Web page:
|M. D. Shore, S1/c, operating a forklift truck at the Navy supply depot at Guam, Marianas. June 8, 1945.|
"Only a relatively small proportion of American soldiers made the invasions and fought on the front lines. Of the 11 million men in the U. S. Army in 1945, only 2 million were in combat divisions, of whom fewer than 700,000 were in the infantry-the “grunts” who did the fighting and most of the dying: They suffered 70 percent of the casualties. Every man in combat required 10 men in support. Young single men constituted a majority of these ground combat troops.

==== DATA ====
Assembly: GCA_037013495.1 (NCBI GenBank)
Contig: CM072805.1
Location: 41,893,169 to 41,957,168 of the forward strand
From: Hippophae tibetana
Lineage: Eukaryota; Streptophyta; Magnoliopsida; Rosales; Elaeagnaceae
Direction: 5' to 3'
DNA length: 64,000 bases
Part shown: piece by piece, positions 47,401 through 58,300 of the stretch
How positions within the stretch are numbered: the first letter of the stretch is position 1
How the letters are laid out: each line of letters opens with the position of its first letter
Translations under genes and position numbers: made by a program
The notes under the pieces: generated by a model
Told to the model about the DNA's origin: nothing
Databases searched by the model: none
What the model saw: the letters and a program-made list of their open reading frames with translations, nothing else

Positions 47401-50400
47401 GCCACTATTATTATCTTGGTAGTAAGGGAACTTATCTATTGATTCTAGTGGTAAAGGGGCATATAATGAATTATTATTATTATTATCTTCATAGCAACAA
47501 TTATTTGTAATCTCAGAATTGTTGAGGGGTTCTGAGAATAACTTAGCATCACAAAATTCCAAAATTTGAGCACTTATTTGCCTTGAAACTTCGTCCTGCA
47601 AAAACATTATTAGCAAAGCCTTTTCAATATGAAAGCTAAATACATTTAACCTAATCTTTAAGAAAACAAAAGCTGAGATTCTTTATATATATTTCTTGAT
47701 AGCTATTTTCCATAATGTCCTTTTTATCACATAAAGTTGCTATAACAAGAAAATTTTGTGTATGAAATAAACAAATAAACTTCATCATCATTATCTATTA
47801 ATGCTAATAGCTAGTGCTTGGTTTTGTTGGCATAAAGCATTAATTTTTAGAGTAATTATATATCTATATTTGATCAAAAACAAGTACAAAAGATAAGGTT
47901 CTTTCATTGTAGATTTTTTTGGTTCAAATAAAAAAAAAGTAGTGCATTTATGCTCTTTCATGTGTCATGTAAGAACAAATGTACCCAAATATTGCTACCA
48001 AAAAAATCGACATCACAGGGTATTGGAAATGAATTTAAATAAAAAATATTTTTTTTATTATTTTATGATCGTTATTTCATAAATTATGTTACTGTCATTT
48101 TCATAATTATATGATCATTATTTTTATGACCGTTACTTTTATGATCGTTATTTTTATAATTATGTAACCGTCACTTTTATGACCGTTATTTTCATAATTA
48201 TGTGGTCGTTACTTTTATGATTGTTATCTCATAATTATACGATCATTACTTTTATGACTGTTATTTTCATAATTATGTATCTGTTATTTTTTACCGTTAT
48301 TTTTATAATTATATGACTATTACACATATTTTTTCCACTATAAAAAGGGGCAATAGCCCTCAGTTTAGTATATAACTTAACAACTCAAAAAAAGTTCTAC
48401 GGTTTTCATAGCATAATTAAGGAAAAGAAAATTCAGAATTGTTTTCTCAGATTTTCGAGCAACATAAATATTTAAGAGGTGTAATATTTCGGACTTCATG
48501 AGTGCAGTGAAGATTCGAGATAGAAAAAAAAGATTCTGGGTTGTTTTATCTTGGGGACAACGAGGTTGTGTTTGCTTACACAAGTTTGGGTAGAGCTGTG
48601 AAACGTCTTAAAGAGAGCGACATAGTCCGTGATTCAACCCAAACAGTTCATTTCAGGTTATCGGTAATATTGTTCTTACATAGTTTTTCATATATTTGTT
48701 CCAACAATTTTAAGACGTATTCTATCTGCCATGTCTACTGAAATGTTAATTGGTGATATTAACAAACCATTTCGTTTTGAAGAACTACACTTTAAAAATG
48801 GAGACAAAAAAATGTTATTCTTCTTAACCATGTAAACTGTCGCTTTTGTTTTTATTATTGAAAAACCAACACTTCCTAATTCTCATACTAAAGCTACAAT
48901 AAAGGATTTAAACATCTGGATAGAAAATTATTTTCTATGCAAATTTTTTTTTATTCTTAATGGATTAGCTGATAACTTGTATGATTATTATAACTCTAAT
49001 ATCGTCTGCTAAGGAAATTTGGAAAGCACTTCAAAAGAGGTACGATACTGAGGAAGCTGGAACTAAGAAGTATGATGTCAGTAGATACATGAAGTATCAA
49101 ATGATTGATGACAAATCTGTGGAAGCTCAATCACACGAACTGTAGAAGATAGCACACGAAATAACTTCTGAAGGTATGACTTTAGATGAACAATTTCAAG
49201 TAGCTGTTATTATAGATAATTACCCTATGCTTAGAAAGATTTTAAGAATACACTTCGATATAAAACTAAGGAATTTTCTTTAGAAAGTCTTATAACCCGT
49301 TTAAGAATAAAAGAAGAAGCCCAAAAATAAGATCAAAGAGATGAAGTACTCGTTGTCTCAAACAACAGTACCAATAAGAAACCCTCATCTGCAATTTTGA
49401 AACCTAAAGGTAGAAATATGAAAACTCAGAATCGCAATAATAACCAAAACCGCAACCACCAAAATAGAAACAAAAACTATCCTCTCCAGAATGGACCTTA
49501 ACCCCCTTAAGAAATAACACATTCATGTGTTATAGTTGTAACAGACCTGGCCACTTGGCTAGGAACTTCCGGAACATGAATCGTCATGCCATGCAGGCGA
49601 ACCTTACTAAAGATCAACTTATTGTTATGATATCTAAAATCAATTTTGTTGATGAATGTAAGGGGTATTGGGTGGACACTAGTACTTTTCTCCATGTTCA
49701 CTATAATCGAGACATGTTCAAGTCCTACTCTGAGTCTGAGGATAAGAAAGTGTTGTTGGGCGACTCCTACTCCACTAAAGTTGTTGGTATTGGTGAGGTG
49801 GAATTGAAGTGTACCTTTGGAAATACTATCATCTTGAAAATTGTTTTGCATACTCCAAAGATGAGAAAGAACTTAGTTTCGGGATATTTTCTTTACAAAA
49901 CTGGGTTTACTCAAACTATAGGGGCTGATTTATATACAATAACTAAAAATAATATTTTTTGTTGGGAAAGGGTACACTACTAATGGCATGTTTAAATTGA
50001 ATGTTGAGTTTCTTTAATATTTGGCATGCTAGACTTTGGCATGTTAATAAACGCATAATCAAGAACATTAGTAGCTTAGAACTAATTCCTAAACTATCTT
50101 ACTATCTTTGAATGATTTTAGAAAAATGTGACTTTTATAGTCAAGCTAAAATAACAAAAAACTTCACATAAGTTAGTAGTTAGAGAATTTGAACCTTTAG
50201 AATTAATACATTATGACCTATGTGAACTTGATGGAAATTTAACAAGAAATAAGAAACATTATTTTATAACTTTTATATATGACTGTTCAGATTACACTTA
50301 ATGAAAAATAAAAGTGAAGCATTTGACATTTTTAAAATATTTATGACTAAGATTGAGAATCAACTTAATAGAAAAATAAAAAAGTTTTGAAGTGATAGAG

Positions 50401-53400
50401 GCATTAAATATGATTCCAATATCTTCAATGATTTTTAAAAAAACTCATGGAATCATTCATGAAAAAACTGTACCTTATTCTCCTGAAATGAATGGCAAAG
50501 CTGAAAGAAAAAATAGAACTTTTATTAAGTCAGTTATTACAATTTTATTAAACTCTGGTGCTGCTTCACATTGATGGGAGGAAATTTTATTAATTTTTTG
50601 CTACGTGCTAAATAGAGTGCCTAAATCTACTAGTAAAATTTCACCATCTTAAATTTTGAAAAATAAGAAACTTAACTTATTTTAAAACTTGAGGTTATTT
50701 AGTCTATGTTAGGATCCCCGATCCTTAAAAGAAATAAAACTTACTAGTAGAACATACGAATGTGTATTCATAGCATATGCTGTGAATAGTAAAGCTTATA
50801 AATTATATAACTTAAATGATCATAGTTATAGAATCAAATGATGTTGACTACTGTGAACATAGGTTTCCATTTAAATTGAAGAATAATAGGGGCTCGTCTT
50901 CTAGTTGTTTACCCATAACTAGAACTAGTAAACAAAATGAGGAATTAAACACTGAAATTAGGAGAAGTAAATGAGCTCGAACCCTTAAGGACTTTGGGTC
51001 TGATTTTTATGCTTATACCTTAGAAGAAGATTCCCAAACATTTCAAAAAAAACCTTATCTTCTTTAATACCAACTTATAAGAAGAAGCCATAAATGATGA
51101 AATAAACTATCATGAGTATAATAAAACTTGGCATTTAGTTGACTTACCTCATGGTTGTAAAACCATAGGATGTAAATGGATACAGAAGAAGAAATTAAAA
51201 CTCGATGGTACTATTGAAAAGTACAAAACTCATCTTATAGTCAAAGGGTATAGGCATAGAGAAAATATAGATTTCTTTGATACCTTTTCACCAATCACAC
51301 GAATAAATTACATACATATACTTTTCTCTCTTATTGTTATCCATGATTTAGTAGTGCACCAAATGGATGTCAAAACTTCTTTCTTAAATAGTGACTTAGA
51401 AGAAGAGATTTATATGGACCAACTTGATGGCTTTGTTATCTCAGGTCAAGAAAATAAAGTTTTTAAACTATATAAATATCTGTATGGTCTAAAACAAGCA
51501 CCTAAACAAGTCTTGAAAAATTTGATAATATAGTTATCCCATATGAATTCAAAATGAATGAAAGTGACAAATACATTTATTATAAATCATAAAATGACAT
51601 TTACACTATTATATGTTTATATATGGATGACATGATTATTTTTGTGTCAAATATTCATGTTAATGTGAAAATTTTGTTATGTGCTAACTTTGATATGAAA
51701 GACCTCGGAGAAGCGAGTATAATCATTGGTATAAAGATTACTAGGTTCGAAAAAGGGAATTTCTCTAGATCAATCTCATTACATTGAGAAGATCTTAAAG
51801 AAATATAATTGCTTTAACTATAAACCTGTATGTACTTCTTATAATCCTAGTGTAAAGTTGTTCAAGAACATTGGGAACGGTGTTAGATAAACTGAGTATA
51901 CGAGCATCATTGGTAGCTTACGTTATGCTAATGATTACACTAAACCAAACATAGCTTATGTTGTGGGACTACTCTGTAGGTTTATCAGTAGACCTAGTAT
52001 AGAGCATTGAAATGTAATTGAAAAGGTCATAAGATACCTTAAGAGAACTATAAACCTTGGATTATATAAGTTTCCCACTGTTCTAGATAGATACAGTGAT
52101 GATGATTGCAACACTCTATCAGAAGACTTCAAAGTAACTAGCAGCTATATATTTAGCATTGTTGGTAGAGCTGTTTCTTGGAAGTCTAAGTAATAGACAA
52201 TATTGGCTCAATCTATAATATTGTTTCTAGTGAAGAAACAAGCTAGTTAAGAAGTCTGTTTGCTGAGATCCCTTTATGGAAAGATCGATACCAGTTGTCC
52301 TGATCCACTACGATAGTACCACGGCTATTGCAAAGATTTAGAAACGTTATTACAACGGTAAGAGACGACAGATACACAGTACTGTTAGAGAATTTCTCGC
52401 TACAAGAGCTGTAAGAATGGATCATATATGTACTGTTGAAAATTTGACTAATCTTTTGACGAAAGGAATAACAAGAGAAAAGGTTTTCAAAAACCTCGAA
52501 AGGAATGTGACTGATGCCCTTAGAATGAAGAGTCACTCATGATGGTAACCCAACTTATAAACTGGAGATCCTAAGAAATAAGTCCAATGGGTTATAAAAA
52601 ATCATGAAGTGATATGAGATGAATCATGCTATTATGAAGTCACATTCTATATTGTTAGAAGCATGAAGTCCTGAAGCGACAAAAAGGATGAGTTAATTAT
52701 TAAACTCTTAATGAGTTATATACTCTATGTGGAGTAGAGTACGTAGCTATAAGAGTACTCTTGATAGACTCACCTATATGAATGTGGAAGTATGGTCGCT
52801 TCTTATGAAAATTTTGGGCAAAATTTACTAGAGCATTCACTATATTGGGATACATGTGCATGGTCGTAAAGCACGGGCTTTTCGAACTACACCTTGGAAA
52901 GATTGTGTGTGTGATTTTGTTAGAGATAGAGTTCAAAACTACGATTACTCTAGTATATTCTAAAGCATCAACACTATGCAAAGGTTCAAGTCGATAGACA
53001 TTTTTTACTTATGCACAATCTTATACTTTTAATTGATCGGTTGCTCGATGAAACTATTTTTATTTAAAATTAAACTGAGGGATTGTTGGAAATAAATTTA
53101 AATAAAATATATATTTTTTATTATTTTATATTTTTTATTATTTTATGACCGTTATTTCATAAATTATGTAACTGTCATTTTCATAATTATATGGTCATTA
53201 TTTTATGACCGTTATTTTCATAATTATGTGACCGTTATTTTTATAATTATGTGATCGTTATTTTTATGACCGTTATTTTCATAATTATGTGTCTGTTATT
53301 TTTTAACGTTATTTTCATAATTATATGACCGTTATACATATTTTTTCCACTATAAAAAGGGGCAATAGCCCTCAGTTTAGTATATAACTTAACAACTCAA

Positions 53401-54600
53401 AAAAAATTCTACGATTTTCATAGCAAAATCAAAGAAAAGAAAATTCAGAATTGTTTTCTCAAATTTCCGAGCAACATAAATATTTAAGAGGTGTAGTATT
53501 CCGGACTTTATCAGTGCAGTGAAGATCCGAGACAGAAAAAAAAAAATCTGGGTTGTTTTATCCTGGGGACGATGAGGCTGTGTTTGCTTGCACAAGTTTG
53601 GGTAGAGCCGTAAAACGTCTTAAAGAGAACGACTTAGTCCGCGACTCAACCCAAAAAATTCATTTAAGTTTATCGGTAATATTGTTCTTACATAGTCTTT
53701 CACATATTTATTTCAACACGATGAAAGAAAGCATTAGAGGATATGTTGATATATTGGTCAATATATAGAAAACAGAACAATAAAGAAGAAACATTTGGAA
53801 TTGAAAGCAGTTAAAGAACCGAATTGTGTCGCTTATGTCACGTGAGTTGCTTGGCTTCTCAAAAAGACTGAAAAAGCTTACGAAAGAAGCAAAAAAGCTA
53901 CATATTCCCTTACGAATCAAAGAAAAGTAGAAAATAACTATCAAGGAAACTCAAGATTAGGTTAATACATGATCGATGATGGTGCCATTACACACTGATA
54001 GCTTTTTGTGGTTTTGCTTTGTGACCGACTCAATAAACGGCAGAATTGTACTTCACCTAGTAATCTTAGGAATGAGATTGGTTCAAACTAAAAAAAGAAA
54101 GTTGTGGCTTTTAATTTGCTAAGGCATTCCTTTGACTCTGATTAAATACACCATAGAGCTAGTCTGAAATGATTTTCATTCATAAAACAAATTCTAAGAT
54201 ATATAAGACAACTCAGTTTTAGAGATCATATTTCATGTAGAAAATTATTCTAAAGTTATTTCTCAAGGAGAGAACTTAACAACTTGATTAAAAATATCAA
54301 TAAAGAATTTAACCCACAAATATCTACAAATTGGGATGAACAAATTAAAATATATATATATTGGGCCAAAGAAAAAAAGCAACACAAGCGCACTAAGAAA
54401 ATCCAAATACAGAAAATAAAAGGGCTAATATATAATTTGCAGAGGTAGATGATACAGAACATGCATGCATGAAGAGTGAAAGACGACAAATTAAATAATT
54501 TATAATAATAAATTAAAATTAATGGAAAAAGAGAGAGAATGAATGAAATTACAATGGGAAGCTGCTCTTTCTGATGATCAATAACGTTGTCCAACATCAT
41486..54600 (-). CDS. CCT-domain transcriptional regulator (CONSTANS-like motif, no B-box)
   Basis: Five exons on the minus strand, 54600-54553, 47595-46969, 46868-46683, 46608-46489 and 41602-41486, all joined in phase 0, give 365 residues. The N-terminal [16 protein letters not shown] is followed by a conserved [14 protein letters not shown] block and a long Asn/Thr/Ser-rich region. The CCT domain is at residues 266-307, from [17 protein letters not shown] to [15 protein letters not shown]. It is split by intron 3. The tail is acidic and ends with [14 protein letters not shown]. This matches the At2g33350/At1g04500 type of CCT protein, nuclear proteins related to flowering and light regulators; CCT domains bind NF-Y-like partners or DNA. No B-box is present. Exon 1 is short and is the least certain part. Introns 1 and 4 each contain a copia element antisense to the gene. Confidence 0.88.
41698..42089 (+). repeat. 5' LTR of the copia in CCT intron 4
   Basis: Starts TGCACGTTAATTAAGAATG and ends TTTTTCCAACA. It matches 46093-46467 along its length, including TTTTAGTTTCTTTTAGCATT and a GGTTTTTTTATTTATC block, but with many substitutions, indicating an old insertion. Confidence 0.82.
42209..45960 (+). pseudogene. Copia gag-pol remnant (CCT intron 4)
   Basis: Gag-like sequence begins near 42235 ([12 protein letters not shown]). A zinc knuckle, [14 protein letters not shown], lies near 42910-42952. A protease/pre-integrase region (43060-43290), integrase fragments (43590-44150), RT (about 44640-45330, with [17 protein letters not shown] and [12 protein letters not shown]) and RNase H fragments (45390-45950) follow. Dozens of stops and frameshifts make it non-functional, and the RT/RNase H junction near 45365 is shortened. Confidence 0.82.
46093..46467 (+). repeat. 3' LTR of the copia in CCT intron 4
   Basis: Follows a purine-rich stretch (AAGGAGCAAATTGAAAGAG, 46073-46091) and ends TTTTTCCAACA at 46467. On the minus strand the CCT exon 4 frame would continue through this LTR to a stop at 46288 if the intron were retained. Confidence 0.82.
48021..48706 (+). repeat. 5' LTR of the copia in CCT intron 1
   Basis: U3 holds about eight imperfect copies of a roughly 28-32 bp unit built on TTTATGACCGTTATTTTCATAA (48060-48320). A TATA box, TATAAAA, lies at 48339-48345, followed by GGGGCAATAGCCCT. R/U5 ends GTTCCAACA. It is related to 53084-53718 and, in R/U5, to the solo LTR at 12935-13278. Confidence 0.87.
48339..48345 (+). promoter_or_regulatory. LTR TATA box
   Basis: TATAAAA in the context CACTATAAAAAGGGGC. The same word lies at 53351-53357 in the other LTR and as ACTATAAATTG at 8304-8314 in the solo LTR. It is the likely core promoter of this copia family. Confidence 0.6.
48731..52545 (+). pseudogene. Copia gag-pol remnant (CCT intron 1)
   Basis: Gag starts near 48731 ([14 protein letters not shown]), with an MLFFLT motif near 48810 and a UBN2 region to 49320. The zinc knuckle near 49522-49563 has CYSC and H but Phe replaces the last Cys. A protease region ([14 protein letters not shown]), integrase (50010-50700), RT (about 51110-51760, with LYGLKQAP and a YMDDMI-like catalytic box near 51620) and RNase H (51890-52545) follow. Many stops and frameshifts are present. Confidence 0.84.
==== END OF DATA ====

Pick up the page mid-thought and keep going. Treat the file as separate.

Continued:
"Most soldiers were assigned to the service and technical forces: the Chemical Warfare Service, the Corps of Engineers, the Medical Department, the Ordnance Department, the Quartermaster Corps, the Signal Corps, and the Transportation Corps. They supported the combat troops by training them; planning the battles the combat troops fought; transporting them; supplying them with food, shelter, clothing, weapons, and ammunition; buying and servicing their equipment; caring for the sick and wounded; operating the postal and financial services and the chaplaincy; running newspapers (The Stars and Stripes and base newspapers) and magazines (Yank and various unit publications); keeping records on them; getting them paid; running stores for them; and providing them with entertainment and rest-and-recreation facilities-all the multifarious tasks required to operate a modern military. Although they faced enemy guns only in unusual crisis situations, the millions who went overseas in support capacities were still at substantial risk-of accidents, submarines, the V-1 and V-2 bombs that the Germans rained on England, or the kamikaze planes in the Pacific." - Mitch Williamson